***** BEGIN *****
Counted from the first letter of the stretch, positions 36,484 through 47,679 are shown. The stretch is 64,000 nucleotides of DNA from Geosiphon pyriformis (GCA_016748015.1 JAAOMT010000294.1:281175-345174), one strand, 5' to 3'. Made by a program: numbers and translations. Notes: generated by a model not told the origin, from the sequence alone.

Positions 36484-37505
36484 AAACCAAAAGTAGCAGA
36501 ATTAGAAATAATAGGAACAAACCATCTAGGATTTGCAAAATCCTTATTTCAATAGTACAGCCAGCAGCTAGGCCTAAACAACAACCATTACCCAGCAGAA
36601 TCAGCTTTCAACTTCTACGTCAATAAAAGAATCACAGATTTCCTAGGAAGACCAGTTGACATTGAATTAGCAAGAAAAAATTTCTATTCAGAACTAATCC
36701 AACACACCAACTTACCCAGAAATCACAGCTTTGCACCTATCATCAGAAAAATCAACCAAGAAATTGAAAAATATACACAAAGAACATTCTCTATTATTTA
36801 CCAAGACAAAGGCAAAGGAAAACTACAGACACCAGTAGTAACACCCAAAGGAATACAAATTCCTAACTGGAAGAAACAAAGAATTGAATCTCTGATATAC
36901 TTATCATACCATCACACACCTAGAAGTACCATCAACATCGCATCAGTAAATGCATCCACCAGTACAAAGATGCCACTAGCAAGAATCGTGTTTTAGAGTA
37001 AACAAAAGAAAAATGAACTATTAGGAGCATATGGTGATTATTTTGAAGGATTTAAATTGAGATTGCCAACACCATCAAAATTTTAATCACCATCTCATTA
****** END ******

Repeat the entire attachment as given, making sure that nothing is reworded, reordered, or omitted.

Counted from the first letter of the stretch, positions 36,484 through 47,679 are shown. The stretch is 64,000 nucleotides of DNA from Geosiphon pyriformis (GCA_016748015.1 JAAOMT010000294.1:281175-345174), one strand, 5' to 3'. Made by a program: numbers and translations. Notes: generated by a model not told the origin, from the sequence alone.

Positions 36484-37505
36484 AAACCAAAAGTAGCAGA
36501 ATTAGAAATAATAGGAACAAACCATCTAGGATTTGCAAAATCCTTATTTCAATAGTACAGCCAGCAGCTAGGCCTAAACAACAACCATTACCCAGCAGAA
36601 TCAGCTTTCAACTTCTACGTCAATAAAAGAATCACAGATTTCCTAGGAAGACCAGTTGACATTGAATTAGCAAGAAAAAATTTCTATTCAGAACTAATCC
36701 AACACACCAACTTACCCAGAAATCACAGCTTTGCACCTATCATCAGAAAAATCAACCAAGAAATTGAAAAATATACACAAAGAACATTCTCTATTATTTA
36801 CCAAGACAAAGGCAAAGGAAAACTACAGACACCAGTAGTAACACCCAAAGGAATACAAATTCCTAACTGGAAGAAACAAAGAATTGAATCTCTGATATAC
36901 TTATCATACCATCACACACCTAGAAGTACCATCAACATCGCATCAGTAAATGCATCCACCAGTACAAAGATGCCACTAGCAAGAATCGTGTTTTAGAGTA
37001 AACAAAAGAAAAATGAACTATTAGGAGCATATGGTGATTATTTTGAAGGATTTAAATTGAGATTGCCAACACCATCAAAATTTTAATCACCATCTCATTA